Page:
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The CEO pledge Monday to "deliver value" to all stakeholders includes a call for upskilling employees. Nearly 200 CEOs at some of the largest firms in the U.S. said they are committed to investing in their employees and will help them "develop new skills for a rapidly changing world."
Whether the Business Roundtable statement turns into real results or is merely marketing fluff remains to be seen. But, according to some analysts, it may be a harbinger for HR spending gains -- at least until the next downturn.
The CEO statement doesn't signal a change in business decisions. Firms will still lay off workers as they shift jobs overseas. They will still close plants and move production out of the country. But, the CEOs argued, they will also create jobs.
In June, Caterpillar's Joliet, Ill., plant closed. The work was shifted to Monterrey, Mexico. Caterpillar's CEO signed the statement, as did Ford's, who recently said the company is building its first autonomous vehicles in Michigan. Then there is Amazon, which just announced a plan to spend $700 million on upskilling employees.
Workers today are anxious about losing their job, according to the just released "2019 Layoff Anxiety Study." This was a Harris Poll conducted on behalf of CareerArc, an HR tech firm for social recruiting and outplacement. The survey found that, despite the low unemployment rate, 48% of employed Americans "experience layoff anxiety."
Layoff anxiety is high
The layoff anxiety is not rooted in fears of a massive recession, said Brian Kropp, chief of human resources research at Gartner.
"What they're concerned about is that the world is going to change, and their skill sets are no longer applicable," Kropp said. "Because their skill sets will no longer be applicable, they're going to be laid off."
Employers also feel pressure. In their case, it's to improve the skills of their workforce and quickly, he said.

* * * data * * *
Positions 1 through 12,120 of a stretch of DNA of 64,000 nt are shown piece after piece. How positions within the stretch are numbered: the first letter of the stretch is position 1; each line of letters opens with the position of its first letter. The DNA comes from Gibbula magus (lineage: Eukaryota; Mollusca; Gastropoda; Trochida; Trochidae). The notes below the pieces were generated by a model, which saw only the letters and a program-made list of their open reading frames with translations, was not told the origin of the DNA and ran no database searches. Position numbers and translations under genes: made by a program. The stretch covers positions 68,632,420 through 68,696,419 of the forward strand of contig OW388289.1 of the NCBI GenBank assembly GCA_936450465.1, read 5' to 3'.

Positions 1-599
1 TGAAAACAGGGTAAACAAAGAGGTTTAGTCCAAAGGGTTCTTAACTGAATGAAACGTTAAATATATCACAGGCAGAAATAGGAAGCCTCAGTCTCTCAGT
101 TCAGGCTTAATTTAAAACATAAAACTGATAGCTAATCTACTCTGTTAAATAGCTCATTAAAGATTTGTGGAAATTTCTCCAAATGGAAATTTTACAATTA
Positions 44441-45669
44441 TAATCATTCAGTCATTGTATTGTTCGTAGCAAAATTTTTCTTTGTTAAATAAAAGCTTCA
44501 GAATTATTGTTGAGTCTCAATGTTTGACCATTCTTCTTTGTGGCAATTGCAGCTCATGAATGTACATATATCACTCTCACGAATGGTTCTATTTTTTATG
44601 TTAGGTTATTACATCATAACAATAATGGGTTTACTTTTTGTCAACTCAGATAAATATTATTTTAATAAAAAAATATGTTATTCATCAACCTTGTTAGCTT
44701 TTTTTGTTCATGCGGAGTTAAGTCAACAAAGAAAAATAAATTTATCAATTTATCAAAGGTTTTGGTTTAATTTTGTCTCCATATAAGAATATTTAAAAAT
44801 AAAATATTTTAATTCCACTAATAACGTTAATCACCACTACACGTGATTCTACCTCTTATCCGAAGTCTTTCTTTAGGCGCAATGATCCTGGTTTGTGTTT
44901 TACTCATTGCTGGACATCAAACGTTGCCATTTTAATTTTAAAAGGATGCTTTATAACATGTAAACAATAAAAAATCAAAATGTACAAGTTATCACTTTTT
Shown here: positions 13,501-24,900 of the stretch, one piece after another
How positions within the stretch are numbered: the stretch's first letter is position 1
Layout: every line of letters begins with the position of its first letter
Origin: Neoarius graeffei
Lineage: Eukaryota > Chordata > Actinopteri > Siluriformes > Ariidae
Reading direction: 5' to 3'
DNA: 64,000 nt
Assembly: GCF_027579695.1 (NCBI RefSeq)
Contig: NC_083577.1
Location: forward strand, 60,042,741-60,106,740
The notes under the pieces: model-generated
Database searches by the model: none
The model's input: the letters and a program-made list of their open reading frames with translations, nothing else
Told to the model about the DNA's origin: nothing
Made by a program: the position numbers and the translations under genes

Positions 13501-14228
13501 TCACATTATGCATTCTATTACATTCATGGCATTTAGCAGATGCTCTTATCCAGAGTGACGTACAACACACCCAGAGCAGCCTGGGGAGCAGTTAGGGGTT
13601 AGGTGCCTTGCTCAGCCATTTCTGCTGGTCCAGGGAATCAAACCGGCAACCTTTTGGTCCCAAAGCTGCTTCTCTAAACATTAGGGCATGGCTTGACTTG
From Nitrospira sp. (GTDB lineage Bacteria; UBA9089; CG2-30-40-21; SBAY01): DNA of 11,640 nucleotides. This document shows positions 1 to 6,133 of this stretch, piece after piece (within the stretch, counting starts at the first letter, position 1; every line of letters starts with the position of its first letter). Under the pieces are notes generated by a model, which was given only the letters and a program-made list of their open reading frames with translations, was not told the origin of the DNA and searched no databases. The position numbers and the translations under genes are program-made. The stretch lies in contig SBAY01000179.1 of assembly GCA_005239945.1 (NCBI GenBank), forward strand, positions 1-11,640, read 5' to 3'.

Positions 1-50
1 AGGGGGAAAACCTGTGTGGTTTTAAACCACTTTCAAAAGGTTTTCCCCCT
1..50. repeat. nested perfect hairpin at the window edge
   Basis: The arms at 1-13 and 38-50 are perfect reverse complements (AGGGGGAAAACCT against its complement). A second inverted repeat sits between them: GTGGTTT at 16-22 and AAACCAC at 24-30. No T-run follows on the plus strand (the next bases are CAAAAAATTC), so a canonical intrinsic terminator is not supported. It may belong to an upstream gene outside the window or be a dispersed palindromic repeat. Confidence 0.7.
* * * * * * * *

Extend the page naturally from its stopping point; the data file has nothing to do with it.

Kropp believes the CEO commitment to upskilling its workforce may lead to increases in HR spending on learning and development tech. He cited microlearning tech and virtual reality, in particular. Microlearning tech is designed for short, focused learning around specific tasks.
The almost 200 CEOs who signed the Business Roundtable statement are also engaging in some marketing, Kropp said. They are signaling a willingness to develop skills, he said.
Harry OsleGlobal HR advisory practice leader, The Hackett Group Inc.
Harry Osle, global HR advisory practice leader at The Hackett Group Inc., a management consulting firm in Miami, Fla., said spending on learning and development has been rising over the last four years. The trend will continue -- as long as there isn't a recession, he said.
"In order to ensure that you don't have high turnover in critical areas, you have to be developing and training your employees," Osle said.
The uptick in learning and development spending stretches beyond tech platforms. Osle said he is also seeing more firms support employees earning college degrees, as well as helping them pay off student loan debt.
Osle said job decisions today by prospective employees aren't always around compensation alone and can include a firm's willingness to grow an employee's skills.
Taking a job "is not always about the base salary or the total compensation package, but it is around the investment in the employee," Osle said. "I think that organizations are waking up to that."
Training is nonetheless discouraged
A problem is that "most companies haven't carved out time" for upskilling employees, said Sam Stern, an analyst at Forrester Research who studies employee experience.
Employees who take time off for training may feel uncomfortable doing so. "They don't believe that they are allowed to," Stern said. Training is also insufficient to the amount of change -- such as automation -- that firms are introducing, he said.
For HR, making a business case for upskilling employees should include greater employee retention "because they feel like they're being invested in," Stern said.
Also, investment in training "leads to greater internal mobility, which means you can fill harder to fill positions with existing staff, which saves on recruiting," Stern said.